“Work should fit into life. In Germany, people enjoy their lives. They work, but still keep being happy.”

Praharsha, Student Master Paper Technology 

Prahasha comes from India, where he received his Bachelor of Engineering degree in mechanical engineering. Since there is a very large paper company near his home town Hyderabad, he wanted to learn more about paper technology. He then found out that you can study Paper Technology in English in the Master’s degree programme in beautiful Munich, on the other side of the world. This was a fantastic discovery as he wanted to study in Germany. His choices were Germany or the USA, but the USA was too IT-specialized for him. Praharsha is now in his third of four semesters at the Munich University of Applied Sciences. Of course, all beginnings are difficult; the bureaucracy in Germany is quite different from what he’s accustomed to and he had to learn and understand the public transport network, but within two weeks, Prahasha felt at home. He also settled in quickly at the university. “There is more concept here than at home and if you know how it works, it is not difficult to get good grades”. His favourite subjects are paper and cardboard, paper chemistry and thermodynamics. He believes that the courses are not too difficult and that whoever attends the lectures and participates has nothing to fear, largely because the professors are simply the best. When asked what success means to him, he says that he wants to do good in a top position such as that of a manager, and as his own boss, he wants to pay his employees a decent salary. Prahasha asserts that the studies are really great, but those who know some German have a clear advantage because in this industry, it is important to make connections. However, in Munich, it is easy to communicate in English, which is what he loves about this city. He is currently working at the university but in summer, he would like a job in the paper industry. One of the great benefits of this degree is the opportunity to do an internship, which offers students chances at a job after graduation. This opportunity is particularly helpful in the paper industry as the educational and professional communities are small and there is a constant need for new paper technology experts. If Prahasha could change something, it would be to have worked in the paper industry and dealt with the subject matter before commencing his studies. As mentioned before, Prahasha thinks that the biggest difference between studying here in Munich and in India is the concept, and he feels that everything is clearly regulated here. He has also been fortunate enough to be in contact with a fellow student a semester ahead of him who answers all his course and study-related questions, and also happens to come from India. In his free time here in Munich, Prahasha spends his time with friends. He also used to play cricket in his free time but now there aren’t many opportunities here. He says that the biggest cultural difference for him was the Oktoberfest. He had never seen so much beer in one place before, but it was a great experience, he says. He also loves German food. He hasn’t visited his family since he began his studies in Munich but he would like to go home in September and tell them all about his new experiences in Germany.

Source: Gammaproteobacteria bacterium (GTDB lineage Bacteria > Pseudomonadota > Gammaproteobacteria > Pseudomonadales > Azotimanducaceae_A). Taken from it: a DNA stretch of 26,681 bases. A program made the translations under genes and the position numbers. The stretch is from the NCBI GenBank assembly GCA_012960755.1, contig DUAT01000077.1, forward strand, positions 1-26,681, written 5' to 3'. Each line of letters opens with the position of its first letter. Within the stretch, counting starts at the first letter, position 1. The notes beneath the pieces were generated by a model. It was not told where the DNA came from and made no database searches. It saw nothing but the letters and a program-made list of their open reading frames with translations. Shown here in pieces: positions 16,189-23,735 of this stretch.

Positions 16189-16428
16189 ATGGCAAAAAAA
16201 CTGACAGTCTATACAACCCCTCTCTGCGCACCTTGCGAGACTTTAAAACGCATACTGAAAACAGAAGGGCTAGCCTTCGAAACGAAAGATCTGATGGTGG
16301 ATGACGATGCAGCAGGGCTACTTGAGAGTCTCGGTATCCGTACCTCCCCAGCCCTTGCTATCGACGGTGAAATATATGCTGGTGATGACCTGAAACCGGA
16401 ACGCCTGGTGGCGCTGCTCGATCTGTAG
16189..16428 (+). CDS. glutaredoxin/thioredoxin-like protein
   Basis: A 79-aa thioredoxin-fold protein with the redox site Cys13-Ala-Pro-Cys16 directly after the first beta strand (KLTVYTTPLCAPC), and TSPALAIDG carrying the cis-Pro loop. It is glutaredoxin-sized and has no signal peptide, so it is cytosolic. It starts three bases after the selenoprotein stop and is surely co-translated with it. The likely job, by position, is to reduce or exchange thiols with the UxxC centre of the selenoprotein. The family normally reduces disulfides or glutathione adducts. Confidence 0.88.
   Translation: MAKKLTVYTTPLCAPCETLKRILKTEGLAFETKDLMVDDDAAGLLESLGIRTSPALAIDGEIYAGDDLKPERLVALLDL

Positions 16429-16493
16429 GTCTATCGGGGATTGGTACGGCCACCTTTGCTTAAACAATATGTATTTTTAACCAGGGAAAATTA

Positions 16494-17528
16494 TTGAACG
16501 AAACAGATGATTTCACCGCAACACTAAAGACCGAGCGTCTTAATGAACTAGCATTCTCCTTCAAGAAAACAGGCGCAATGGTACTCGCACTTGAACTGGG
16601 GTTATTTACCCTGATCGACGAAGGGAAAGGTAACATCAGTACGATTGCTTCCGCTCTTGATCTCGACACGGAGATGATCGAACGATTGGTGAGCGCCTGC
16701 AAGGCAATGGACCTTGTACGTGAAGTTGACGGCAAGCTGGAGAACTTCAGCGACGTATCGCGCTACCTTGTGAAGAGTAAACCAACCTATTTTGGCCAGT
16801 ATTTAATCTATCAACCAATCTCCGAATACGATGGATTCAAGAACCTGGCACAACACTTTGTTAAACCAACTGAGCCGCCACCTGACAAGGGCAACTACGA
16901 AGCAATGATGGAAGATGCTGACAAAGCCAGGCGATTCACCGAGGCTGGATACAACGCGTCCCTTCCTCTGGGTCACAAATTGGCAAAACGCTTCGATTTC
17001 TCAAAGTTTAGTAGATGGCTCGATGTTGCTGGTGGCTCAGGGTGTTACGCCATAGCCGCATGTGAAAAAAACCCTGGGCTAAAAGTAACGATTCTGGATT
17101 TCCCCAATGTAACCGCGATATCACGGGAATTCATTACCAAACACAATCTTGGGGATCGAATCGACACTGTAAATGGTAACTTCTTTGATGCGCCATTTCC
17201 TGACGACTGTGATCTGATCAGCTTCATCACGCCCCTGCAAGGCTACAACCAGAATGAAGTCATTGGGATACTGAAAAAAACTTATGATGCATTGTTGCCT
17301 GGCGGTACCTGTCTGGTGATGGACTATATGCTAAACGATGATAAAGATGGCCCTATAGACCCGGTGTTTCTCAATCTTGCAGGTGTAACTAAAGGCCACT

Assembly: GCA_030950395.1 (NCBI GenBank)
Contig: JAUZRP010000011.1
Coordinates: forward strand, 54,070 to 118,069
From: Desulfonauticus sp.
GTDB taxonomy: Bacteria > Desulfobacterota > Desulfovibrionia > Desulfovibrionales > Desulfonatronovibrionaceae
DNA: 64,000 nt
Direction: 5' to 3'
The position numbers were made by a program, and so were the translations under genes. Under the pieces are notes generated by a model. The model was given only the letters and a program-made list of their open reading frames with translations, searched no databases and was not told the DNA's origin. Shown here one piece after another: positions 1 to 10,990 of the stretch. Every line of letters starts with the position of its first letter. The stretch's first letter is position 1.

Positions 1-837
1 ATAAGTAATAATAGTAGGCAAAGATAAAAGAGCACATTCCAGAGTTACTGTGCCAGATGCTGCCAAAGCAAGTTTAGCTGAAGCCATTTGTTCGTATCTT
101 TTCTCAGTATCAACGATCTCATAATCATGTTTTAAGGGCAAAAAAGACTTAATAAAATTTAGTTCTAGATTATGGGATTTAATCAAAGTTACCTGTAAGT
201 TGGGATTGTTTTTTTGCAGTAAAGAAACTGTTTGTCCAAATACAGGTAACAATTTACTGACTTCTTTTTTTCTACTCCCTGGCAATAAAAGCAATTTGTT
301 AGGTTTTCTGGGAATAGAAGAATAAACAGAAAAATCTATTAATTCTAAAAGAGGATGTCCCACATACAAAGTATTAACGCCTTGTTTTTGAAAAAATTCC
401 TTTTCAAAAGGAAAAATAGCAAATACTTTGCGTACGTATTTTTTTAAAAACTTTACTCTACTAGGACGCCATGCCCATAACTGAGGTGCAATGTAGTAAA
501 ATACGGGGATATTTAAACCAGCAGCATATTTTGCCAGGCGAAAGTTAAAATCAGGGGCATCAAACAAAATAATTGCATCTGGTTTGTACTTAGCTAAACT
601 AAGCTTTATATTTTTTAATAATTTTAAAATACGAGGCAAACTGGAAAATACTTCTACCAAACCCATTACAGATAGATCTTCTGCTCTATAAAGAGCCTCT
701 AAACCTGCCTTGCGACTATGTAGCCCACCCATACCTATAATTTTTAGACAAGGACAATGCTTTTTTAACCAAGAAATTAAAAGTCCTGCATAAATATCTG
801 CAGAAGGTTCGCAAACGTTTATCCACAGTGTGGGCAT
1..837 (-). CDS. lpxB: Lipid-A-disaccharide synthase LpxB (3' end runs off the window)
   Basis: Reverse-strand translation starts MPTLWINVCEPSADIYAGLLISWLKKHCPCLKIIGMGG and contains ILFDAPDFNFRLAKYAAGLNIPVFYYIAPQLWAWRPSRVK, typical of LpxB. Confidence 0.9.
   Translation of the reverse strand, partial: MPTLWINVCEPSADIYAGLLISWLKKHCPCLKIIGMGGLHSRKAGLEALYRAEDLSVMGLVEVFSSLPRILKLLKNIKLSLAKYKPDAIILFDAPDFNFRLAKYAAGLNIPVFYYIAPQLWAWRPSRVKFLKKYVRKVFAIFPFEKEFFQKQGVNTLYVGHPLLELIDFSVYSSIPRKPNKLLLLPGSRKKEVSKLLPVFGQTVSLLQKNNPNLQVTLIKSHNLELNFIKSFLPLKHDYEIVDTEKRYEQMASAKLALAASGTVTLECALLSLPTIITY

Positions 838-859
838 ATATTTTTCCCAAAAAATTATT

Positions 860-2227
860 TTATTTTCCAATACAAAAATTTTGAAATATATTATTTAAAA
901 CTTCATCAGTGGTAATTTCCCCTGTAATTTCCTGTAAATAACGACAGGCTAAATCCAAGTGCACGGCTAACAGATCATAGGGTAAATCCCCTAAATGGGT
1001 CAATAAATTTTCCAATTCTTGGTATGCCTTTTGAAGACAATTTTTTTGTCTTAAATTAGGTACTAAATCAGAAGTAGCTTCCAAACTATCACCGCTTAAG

Winter semester 2019/20

Text based on an interview, by Anna-Sarah Charlotte Weigel (IVP)